Eventually, they moved us into the operating room to deliver, as they do with premature babies. I had a wonderful nurse coaching me through my contractions and pushes and was able to get baby out in six pushes. Brooks Cain Koester was born at 8 p.m. at 5 lbs 8 oz – only two hours after the bag of fluid was broken. We didn’t find out the gender ahead of time so it was very exciting to hear Rudy proclaim, “It’s a BOY!”

I remember Brooks came out screaming which was THE best sound, because it meant he was breathing on his own, and then he was whisked away. A few minutes later they came back with him in a little incubator so that I could see him for a moment before they took him to the NICU. Although delivery went great, especially considering Brooks was six weeks early, I had envisioned holding my baby on my chest right after delivery for that special bonding experience I had dreamt about and I felt robbed, and extremely sad about missing out on that experience. I was put in a hospital room for two hours before I was allowed to go up to the NICU to visit Brooks. Thank goodness for our sweet birth photographer who kept me company in my room while Rudy was up in the NICU with Brooks; I would’ve hated being alone right after delivery. Rudy joined me in my hospital room and shortly after, we went up to meet Brooks together.

I have never felt so overcome with love and emotion; he was perfect and he was ours – our world was forever changed.  I knew we would be spending time in the NICU but to be completely honest, I thought we would be in the NICU two weeks or so but Brooks had other plans. We spent 27 days in the NICU at Mercy One Medical Center. Brooks didn’t need any sort of assistance breathing throughout our duration in the NICU. Brooks struggled with jaundice; the poor guy came out face first during delivery causing a lot of bruising which made it difficult for his liver to keep up while also fully developing at the same time. Brooks was in and out of the blue lights most of his time in the NICU. The problem with Brooks needing to be under the lights for his jaundice was that it made it very difficult for us to hold, cuddle and bond with him as much as we would have liked. The lights also made him very tired which, unfortunately, slowed down his motivation and ability to nurse or drink bottles on his own; therefore, extending our time in the NICU. Brooks was mostly fed via feeding tube the first three weeks of his little life.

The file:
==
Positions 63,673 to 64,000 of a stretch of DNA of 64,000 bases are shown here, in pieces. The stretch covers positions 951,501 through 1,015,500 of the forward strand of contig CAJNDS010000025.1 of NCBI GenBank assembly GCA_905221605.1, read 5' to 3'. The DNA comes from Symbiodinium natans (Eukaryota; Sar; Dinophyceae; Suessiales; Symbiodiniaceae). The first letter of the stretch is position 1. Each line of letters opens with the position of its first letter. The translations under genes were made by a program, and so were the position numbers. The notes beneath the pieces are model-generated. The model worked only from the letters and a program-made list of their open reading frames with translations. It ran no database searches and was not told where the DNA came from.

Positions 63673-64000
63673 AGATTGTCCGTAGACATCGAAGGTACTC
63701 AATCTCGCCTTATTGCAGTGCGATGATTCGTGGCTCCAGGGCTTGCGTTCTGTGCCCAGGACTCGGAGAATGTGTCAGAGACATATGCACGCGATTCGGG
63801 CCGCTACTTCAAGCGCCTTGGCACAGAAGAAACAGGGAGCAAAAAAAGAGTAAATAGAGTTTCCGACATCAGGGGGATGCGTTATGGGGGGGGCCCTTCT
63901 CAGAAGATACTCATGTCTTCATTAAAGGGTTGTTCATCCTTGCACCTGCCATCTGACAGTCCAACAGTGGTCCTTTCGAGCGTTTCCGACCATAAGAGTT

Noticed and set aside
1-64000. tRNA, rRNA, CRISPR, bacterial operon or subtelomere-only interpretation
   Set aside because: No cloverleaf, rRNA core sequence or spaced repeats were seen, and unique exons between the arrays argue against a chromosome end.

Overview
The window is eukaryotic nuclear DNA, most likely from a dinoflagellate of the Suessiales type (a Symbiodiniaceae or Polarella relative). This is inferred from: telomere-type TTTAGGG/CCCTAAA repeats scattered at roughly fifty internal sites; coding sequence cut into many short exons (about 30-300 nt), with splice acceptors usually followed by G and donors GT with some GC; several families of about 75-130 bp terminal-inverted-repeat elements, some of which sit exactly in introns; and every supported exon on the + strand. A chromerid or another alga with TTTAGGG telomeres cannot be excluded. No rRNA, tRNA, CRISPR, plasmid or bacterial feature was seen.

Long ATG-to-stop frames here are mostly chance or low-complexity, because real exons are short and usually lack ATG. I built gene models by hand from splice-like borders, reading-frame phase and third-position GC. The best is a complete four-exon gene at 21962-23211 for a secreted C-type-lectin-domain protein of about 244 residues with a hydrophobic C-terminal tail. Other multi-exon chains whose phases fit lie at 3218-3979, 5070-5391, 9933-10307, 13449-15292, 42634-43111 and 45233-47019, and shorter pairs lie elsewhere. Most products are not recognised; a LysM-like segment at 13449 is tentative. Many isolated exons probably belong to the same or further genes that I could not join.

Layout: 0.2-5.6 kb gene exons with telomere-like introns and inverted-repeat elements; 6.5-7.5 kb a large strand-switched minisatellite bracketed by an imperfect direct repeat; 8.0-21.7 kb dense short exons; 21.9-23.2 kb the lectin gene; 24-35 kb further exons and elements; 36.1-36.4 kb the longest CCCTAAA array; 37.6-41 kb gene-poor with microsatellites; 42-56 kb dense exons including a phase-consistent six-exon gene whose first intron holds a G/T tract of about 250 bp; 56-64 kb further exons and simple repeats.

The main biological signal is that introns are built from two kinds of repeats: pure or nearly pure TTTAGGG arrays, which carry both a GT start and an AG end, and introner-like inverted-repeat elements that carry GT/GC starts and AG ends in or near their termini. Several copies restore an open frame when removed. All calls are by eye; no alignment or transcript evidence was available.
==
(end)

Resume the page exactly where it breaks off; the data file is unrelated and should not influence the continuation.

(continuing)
Each day we arrived in Brooks’ room around 6:45 a.m. and left around 6 p.m. to head home; they were long days. I dreaded leaving him alone in his hospital room every night and cried either leaving him or on the ride home most nights. It was really traumatic and sad to have to spend so much time away from my newborn when all I wanted to do was cuddle and love on him but I knew he was where he needed to be and that I needed to go home at night to try to rest and get a little break before doing it all over again the next day.

On Wednesday, March 11 we walked into Brooks’ room and the night nurse told us that Brooks had done bottle feedings for every feeding through the night. We were floored and couldn’t believe it! To get out of the NICU, Brooks needed to be able to eat on his own for 48 continuous hours without assistance from the feeding tube. We had been working with him for weeks on breastfeeding and learning how to drink from a bottle to see which eating method worked best for him. Brooks continued to do well with bottles over the next two days and we were discharged from the NICU on Friday, March 13. We got out of the NICU literally the day before the world shut down and was quarantined for COVID-19. Rudy and I joke that Brooks knew what was coming and didn’t want any part of it!

I am still healing from our NICU experience but am so proud of Brooks and how much he has learned and developed these last 12 months. We are so happy and thankful he’s healthy and we love him more than words can express! We didn’t expect the NICU to be a part of our birth story but it was and we’re thankful for the journey that got us where we are today with our sweet Brooks.